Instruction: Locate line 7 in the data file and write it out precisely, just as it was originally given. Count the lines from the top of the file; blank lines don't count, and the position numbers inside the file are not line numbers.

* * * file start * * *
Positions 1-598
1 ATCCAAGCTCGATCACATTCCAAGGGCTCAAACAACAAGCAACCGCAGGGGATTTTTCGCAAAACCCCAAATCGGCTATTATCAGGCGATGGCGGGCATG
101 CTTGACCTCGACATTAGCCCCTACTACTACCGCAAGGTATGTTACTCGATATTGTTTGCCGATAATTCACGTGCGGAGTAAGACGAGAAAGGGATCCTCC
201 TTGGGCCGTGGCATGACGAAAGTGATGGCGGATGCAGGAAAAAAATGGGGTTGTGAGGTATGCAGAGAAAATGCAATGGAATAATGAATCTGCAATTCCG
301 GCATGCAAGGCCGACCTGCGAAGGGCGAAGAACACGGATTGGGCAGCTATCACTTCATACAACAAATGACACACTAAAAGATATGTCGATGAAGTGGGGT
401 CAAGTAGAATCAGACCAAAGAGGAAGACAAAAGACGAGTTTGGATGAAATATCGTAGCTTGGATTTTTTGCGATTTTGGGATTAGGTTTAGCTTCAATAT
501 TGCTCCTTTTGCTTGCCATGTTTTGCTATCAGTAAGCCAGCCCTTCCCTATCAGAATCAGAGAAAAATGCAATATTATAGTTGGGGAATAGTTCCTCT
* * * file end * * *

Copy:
501 TGCTCCTTTTGCTTGCCATGTTTTGCTATCAGTAAGCCAGCCCTTCCCTATCAGAATCAGAGAAAAATGCAATATTATAGTTGGGGAATAGTTCCTCT